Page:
Posted: 23 Mar 2010
On March 21, the U.S. House passed the Senate health care reform bill by a vote of 219-212 and then passed a reconciliation package of changes to the Senate bill by a vote of 220-211. Minnesota Reps. Ellison, McCollum, Oberstar and Walz voted for both bills. Reps. Bachmann, Kline, Paulsen and Peterson voted against both bills.
We will be studying the details more closely, but here is our initial scan of how the bill meets the Minnesota Council of Nonprofits’ principles for federal health care reform legislation:
(Special note: For seniors participating in the Medicare prescription drug program, the bill will eliminate the gap in coverage, or “donut hole,” by 2020. Beginning immediately, seniors who hit the “donut hole” would receive a $250 rebate. In 2011, they would also receive a 50 percent discount on brand-name drugs.}
1. Support for small employers, including nonprofits. The bill provides a payroll tax credit for small nonprofit employers (those with no more than 25 full-time employees and average wages below $50,000) to help offset the cost of providing health care coverage for their employees. For tax years 2010 through 2013, qualified nonprofits will be eligible for up to 25 percent of the costs of providing health care coverage if they pay at least 50 percent of the premiums. “Starting in tax year 2014, they will be eligible for up to 35 percent of such costs if they buy insurance from new exchanges, or insurance marketplaces, that states must set up for small businesses,” the Chronicle of Philanthropy reports.
2. Make health care affordable for low-income Minnesotans. The bill simplifies and expands eligibility for Medicaid for households with income up to 133 percent of the federal poverty level, or about $29,327 for a family of four. For the first time ever, childless adults under age 65 would be eligible for Medicaid beginning in 2014.
The bill provides an option for states to implement the Medicaid expansion sooner. Minnesota House Representative Tom Huntley has expressed interest in taking this path, which he says would bring over $300 million in federal health care dollars to the state, and provides a potential alternative to the GAMC compromise worked out earlier this month. We are watching this issue closely and expect to learn more about this at a legislative hearing later today.
3. Provide adequate federal funding. MCN argued that federal health care reform should not shift too much of the cost of reform on to states. Under the bill, the federal government will pay 100 percent of the cost for the Medicaid expansion from 2014 through 2017 and most of the cost in the following years. (If a state decides to implement the expansion sooner, the states would bear a portion of the cost of expansion.)
It is also important that health care reform not add to the federal budget deficit. In fact, the Congressional Budget Office (CBO) analysis indicates that federal health care reform would reduce the federal budget deficit by $138 billion in the first ten years and $1.2 trillion in the second ten years.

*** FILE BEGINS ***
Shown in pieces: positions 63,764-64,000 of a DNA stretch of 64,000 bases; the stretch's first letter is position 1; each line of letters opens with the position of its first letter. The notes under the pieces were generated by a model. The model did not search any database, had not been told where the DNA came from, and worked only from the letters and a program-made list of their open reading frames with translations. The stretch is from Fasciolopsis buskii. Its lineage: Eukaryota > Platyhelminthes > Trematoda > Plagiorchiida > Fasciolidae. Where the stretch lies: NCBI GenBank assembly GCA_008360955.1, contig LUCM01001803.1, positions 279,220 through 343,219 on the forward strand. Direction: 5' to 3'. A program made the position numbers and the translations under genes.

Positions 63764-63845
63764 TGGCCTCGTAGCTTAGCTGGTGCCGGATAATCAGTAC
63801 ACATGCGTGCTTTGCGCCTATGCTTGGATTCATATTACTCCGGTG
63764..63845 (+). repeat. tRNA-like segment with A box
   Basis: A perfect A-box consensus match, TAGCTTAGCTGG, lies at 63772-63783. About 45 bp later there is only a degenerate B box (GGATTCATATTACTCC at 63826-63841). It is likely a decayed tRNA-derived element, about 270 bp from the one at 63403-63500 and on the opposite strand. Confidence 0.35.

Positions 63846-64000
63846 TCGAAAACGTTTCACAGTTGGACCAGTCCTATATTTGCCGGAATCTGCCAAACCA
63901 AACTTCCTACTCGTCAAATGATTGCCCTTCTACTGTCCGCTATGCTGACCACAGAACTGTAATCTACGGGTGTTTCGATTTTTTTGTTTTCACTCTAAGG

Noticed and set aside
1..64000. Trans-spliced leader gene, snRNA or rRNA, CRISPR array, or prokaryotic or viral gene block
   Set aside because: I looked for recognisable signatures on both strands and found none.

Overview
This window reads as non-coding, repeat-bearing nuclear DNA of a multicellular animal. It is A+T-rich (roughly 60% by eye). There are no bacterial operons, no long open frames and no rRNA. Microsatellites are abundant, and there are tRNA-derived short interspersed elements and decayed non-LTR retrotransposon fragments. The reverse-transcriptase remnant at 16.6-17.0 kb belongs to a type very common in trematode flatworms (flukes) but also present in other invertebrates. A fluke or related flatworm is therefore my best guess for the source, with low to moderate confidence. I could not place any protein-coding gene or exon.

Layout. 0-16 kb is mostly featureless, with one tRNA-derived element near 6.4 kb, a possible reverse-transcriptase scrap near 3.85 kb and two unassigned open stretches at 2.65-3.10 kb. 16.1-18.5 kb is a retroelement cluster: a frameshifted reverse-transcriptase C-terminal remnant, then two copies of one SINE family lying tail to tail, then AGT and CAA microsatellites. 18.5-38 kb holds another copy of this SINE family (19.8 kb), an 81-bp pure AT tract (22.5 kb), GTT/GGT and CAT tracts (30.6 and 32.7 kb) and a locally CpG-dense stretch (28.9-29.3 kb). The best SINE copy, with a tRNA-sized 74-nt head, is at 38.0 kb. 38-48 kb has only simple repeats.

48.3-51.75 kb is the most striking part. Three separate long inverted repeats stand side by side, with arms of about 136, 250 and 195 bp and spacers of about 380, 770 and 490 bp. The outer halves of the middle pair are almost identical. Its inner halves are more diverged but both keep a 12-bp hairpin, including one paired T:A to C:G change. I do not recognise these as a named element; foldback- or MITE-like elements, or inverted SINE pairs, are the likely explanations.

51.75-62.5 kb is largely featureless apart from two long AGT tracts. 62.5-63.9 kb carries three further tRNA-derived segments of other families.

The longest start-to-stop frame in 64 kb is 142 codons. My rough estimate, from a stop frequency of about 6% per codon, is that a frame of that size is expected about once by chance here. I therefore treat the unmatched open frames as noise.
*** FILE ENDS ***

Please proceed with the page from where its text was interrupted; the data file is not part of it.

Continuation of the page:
The bill is funded with new excise taxes and fees on medical device manufacturers, pharmaceutical companies and insurance companies. Additionally, the bill increases the Medicare payroll tax rate by 0.9 percentage points (to 2.35 percent) on wages over $200,000 for individuals and $250,000 for married couples filing jointly. Beginning in 2013, a new 3.8 percent tax will be imposed on interest, dividends, capital gains and other investment income for individuals making more than $200,000 and couples making more than $250,000.
4. Contain unsustainable cost increases. While the bill does not include the public insurance option that was in the original House bill, it does include new state insurance exchanges or marketplaces where consumers would be able to shop and compare insurance policies. The proponents of the bill hope that over time the state exchanges will bring costs down because the exchange brings more people together in a larger pool.
Finally, the bill includes significant insurance reforms. Starting this year, insurers will be prohibited from denying coverage to children for pre-existing conditions and eventually from denying coverage to anyone for pre-existing medical conditions. Insurers will also be barred from imposing lifetime dollar caps on the amount of coverage available to policyholders.
For seniors participating in the Medicare prescription drug program, the bill will eliminate the gap in coverage, or “donut hole,” by 2020. Beginning immediately, seniors who hit the “donut hole” would receive a $250 rebate. In 2011, they would also receive a 50 percent discount on brand-name drugs.
President Obama signed the new bill into law on March 23. Meanwhile, the Senate is expected to pass the reconciliation bill later this week and send that bill to the President as well.
There will be continuing efforts in Congress to improve upon the bill, as well as efforts to scale back or even repeal it. Several state attorneys general have announced that they will challenge the constitutionality of the bill. Governor Pawlenty has asked Minnesota Attorney General Lori Swanson to review the legality of the bill as well. In short, we will likely be hearing much more about health care reform in the months and years ahead.
The Coalition on Human Needs is providing an opportunity for you to contact your member of Congress to either thank them or express your disappointment with their vote on the health care reform bill. All you have to do is put in your zip code and you’ll see an email based on how your representative voted for you to edit if you wish and to send.